Wouldn’t you like vehicle protection that is flexible at meeting a variety of your needs? If so, it may be a smart idea to purchase additional Drive Other Car coverage. This protection allows for an extension of liability coverage to non-owned or hired vehicles. Every household individual must be listed in order for this coverage extension to apply to all members of household. Once the extension is available, each household member will be provided with liability coverage for any auto that is hired or borrowed. However, there are two exceptions. The first is that no household member can own a personal vehicle, thereby not having personal automobile coverage. Second, the vehicle may not be of any household member that is running or is in the process of running a business as a car dealer, repair operation or parking lot.
Do you remember Tim from Part One who ran a stop sign and hit into a minivan? His accident occurred while using his friends car. If Tim’s commercial auto policy had the additional Drive Other Car coverage, he would have had coverage for the damage and injury caused, up to the amount that appears on the Drive Other Car Coverage form.
Blood-related household members, including those married and adopted, who drive non-owned and hired vehicles, will be protected under the Drive Other Car Coverage form. These individuals will be covered as long as they are household residents. The form also extends Auto Medical Payments and Uninsured And Underinsured Motorists coverage. These coverages must appear as selections on the form as well as appear with respective insurance limits.
A Commercial Auto policy could be amended with Drive Other Car Coverage. Household individuals and family members who are listed on the form will become insured under the auto policy, however only for the items where a premium is implied. Also, coverage will apply only for the time while the listed individual is traveling in an auto not owned by the insured nor by any of the listed individuals and family members.
In Part One we discussed Cindy, who became an injured passenger on the way home from shopping. If the policy was modified as Drive Other Car Coverage, Cindy would be covered for underinsured motorist coverage up to the limit in the endorsement.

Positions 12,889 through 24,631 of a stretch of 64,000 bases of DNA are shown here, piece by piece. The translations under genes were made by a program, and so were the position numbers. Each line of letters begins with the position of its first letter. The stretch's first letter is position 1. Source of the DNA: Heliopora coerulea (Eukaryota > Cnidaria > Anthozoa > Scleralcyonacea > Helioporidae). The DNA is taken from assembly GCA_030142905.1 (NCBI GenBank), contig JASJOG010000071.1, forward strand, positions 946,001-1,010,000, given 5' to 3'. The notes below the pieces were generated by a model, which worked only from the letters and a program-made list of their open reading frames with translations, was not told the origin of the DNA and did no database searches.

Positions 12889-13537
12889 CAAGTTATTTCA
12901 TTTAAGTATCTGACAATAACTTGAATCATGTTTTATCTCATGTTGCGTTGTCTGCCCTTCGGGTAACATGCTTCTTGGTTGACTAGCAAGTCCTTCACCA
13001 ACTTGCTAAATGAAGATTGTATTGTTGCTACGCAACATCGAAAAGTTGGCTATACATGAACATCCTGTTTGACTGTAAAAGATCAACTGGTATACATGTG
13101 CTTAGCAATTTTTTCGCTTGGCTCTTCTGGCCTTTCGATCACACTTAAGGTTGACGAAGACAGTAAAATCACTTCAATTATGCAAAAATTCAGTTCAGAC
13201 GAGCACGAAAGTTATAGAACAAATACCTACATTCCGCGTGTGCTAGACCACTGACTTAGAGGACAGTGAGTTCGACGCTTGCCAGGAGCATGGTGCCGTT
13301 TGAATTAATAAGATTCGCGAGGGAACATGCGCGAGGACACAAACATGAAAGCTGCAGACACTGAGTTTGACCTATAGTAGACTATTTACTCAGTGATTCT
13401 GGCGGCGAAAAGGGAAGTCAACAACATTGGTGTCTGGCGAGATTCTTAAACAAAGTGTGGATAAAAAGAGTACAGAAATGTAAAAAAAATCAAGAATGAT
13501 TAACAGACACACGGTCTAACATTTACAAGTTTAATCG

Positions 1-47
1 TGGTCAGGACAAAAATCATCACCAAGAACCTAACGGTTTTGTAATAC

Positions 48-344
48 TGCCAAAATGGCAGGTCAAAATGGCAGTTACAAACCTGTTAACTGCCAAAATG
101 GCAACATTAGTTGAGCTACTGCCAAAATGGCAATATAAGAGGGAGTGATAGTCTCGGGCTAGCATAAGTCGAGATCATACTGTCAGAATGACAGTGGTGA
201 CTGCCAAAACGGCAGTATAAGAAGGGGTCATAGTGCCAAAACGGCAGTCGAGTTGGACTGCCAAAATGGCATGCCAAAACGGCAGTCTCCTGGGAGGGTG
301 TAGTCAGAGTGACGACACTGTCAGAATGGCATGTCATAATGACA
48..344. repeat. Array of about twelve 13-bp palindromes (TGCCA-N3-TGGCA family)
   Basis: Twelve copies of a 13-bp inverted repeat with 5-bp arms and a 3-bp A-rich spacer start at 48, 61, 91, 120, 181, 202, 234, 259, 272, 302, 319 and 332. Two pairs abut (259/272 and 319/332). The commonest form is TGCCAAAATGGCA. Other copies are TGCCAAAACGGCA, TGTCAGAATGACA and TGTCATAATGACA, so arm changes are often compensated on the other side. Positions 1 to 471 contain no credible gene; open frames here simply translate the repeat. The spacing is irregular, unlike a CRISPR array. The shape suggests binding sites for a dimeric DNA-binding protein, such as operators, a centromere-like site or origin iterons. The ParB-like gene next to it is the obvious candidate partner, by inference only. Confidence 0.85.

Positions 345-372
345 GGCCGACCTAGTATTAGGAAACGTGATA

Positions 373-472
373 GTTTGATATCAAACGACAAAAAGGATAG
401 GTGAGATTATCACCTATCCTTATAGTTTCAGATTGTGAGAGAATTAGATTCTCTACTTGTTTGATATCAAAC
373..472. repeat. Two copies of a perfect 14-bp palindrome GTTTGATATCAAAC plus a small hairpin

Another issue that this option handles is Physical Damage Coverage for non-owned or hired vehicles. This coverage is usually extended to the scheduled individual and spouse, only if the spouse lives in the scheduled individuals home. Family members are not covered under this issue.
Drive Other Car Coverage expands to include private passenger vehicles that are under the control of the scheduled individual and the spouse. The vehicle may not be owned by the individual or any family member and may not be used by the individual or spouse in a business involving car repair, car sales or parking.
In the Part One situation involving Louise and Jake, the accident occurs during Louise’s test drive. With the Drive Other Car Coverage option, the company policy on her husband’s car becomes modified. The insurance will pay for the damaged done to Jake’s vehicle. After the car has been repaired, Louise will be able to buy it.
If your household is undergoing any vehicle situation that is similar to what has been discussed in this article, you may want to speak with an insurance professional to make sure you receive proper coverage.
If you have any questions about your existing policy, are inquiring information about a possible future policy or need further information, please call us at (631) 738-7300 or get a quick quote at www.vrpinsurance.com
You can also check us out on Facebook at www.facebook.com/vrpinsurance
and follow us on Twitter at www.twitter.com/VRPInsurance